To ensure you get the compensation you deserve, your medical negligence solicitor will need to have a full and thorough understanding of how the results of the negligence have impacted your life. This may involve the following:
All of this will need to be done thoroughly to ensure success; this can mean that it takes time and depending on the nature of the negligence, it could be upsetting. However, Forbes' capable clinical negligence solicitors will help you arrange all of this and advise you all the way through the process. In very rare cases, you may need to go to court; if this does happen, we will be there to help you.
When claiming for medical negligence, compensation is not always what a person wants; some want an apology, others may want to see justice served so that no one else will suffer like they did. However, there is no guarantee you will get this. Putting forward a medical negligence claim may only provide you with financial compensation, if successful. Sometimes, an organisation may agree to compensation but will not agree to admit liability. In this event, our solicitors will be able to advise you what the best course of action is.
It is possible that a clinical negligence case may cost you something to bring. However, if your claim is successful, it is likely that your legal fees will be paid for by the defendant (for example the NHS Trust responsible for the negligence).
Legal aid is no longer available except for serious birth injury claims - providing that your case has a substantial value, reasonable prospects of success and you are financially eligible.
Other options may include taking out an insurance policy, which can be arranged on your behalf. Also, depending on the agreement made between you and your solicitors, you may have to pay part of your cost out of your compensation; this is what is known as a conditional fee agreement (CFA). Usually, this fee cannot exceed 25% of the compensation value and excludes any damages for future care and loss.
At Forbes, we do operate on 'no win no fee' arrangements in suitable cases and can discuss this with you in more detail.
How much you will get for a clinical negligence claim, if successful, will depend on the severity of the injury and loss caused by the negligence, how this will affect your future care needs and loss of earnings; this can include past and future earnings too.
If the negligence you have suffered has permanently harmed your quality of life, you may be able to receive compensation that will continue to pay out over your lifetime to ensure that you are cared for properly. Compensation can also include payment for a suitable home, and/or adaptations to it , vehicle, aids and other equipment, care and therapy you may need. Substantial awards are often paid partially in a lump sum and then followed by periodical payments.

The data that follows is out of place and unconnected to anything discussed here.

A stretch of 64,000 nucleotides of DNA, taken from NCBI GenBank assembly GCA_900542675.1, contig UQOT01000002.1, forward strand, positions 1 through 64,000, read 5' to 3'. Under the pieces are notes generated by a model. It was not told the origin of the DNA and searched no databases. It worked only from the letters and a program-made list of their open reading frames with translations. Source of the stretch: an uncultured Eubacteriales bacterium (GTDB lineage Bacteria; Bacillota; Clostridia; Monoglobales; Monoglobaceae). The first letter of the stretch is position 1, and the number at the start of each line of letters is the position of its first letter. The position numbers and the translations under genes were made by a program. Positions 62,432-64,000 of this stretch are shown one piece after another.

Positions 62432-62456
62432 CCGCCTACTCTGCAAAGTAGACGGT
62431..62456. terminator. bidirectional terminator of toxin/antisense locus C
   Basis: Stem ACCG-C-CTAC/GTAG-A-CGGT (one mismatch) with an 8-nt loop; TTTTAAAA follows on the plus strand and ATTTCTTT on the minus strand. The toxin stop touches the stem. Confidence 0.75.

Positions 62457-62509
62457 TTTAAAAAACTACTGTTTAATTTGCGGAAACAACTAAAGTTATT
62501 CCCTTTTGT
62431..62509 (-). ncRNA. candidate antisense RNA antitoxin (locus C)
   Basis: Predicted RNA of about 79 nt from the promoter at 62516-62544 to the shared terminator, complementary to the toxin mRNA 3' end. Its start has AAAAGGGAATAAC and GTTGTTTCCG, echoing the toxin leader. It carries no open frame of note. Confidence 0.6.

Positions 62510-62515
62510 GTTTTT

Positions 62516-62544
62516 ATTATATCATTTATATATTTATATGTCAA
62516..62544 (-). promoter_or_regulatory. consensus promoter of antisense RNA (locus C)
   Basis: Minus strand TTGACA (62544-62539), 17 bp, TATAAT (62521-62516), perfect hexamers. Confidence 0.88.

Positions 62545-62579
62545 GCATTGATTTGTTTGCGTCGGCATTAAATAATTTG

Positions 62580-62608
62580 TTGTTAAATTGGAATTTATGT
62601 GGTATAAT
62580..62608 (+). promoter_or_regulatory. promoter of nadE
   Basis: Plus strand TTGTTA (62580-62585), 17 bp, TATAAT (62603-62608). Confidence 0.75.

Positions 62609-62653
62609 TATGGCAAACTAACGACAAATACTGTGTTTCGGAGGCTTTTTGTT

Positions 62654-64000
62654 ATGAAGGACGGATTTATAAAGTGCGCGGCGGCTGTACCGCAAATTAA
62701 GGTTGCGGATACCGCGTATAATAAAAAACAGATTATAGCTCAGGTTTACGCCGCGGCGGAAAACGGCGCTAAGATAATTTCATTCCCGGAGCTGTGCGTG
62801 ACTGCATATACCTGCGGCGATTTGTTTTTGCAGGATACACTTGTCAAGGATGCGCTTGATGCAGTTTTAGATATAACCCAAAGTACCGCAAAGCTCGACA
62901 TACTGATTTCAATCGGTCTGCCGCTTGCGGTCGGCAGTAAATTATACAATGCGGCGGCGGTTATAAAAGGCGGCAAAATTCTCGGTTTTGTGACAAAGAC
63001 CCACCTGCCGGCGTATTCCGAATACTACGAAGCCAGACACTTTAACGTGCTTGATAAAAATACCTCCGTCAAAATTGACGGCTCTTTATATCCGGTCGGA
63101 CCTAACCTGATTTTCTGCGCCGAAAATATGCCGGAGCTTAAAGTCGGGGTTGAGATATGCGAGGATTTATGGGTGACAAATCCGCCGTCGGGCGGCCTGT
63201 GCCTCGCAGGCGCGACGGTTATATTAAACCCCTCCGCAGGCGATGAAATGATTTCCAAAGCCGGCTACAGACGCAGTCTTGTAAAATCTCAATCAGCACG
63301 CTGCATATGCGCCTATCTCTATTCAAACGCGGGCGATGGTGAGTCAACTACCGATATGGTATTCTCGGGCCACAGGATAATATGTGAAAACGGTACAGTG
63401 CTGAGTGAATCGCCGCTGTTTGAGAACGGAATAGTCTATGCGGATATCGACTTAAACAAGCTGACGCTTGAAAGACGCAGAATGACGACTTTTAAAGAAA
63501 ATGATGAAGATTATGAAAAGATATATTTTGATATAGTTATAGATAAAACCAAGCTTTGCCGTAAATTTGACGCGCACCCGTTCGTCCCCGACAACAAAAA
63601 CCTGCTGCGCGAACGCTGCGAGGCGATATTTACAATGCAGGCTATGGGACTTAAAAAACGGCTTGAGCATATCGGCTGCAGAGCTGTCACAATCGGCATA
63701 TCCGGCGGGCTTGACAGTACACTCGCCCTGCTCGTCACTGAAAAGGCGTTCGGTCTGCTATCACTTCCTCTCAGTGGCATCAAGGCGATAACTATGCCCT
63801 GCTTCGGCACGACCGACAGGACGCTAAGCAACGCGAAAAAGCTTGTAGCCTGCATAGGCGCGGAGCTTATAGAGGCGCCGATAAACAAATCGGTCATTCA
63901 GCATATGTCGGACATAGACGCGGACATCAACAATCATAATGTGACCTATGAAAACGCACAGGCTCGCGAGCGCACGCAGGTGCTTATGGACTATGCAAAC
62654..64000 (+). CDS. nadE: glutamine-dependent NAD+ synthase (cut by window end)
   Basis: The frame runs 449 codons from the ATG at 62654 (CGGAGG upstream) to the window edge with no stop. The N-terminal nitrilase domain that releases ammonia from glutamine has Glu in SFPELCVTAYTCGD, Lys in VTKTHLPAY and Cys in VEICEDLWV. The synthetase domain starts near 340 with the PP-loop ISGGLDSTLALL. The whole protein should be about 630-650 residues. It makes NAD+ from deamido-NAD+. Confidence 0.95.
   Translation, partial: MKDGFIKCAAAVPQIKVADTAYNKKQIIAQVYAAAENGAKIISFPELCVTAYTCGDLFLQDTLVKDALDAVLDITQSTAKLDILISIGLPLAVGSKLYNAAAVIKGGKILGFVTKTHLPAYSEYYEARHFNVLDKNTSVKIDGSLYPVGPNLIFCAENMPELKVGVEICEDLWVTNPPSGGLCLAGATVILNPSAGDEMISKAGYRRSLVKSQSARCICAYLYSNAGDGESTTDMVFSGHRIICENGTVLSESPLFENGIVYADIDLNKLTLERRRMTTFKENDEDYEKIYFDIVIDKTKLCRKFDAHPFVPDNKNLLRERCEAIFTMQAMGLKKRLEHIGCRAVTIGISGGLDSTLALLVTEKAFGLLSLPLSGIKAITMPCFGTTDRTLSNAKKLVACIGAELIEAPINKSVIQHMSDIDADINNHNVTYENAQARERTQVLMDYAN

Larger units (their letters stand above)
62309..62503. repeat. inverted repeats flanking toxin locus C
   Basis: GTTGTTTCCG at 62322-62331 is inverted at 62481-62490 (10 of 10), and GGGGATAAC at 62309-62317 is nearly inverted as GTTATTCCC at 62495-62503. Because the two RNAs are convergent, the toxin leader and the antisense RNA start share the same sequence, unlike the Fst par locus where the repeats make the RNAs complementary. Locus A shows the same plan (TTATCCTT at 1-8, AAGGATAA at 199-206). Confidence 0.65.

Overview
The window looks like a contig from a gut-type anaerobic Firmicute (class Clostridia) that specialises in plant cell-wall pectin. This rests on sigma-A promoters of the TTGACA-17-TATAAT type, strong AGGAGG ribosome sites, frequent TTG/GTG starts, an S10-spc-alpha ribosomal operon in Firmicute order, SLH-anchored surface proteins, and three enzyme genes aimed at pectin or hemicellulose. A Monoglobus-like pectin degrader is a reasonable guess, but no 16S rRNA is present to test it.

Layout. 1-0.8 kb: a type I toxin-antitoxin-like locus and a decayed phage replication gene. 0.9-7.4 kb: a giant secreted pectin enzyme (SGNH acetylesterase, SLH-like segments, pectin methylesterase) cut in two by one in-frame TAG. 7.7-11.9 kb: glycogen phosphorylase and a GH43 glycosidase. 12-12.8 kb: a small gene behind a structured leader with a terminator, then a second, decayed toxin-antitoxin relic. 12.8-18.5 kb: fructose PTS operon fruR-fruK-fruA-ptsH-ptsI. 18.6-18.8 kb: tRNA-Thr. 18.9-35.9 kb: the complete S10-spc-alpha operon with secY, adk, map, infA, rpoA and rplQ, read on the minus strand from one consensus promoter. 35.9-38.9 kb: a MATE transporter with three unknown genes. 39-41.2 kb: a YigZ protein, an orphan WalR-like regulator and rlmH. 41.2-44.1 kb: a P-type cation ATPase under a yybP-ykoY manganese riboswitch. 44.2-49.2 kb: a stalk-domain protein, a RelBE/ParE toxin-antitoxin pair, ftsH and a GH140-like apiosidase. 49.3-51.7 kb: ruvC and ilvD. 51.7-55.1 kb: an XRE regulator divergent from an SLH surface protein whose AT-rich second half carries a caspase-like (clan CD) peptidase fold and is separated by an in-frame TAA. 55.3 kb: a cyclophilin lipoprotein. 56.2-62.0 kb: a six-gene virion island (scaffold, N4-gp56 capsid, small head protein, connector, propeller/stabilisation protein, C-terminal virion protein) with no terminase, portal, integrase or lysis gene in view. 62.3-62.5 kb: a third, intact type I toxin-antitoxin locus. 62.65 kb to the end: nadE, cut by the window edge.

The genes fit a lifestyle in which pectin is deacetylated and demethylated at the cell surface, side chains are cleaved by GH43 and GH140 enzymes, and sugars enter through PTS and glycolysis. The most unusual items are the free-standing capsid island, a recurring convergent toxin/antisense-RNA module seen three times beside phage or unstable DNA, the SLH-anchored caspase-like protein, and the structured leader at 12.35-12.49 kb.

When claiming for loss of earnings you will need to declare how much time you had to take off work.
Use our Personal Injury Compensation Calculator to find out how much you can claim for your injuries. For a free consultation contact our Clinical Negligence Solicitors on freephone 0800 975 2463 or by email today.
As clinical negligence claims can be highly complex, it can take a long time for the process to be completed. At best, it may take 12 months to 18 months; for particularly complex cases, it may take years. If the other party admits negligence, then proceedings may take less than a year to resolve.
Where liability has been admitted it might be possible to obtain an interim payment that represents a reasonable proportion of your claim. This can provide some compensation until the true value of the claim can be calculated.
The process takes time because your claim must be thoroughly investigated and evidence gathered. You may also need to be examined by one or more medical experts. If the seriousness of your condition is still unclear, then the case may be delayed as you may need further medical examinations.
Once the evidence has been presented to the defendant involved, they may want to get their own medical evidence which will also take time. Another reason clinical negligence claims take so long is because compensation payments in themselves can be complex. Medical negligence can affect your life in many different ways. For example, it could be possible to claim for some, or all of, the following
There are different rules for reporting medical negligence depending on whether you received treatment on the NHS or in the private sectors.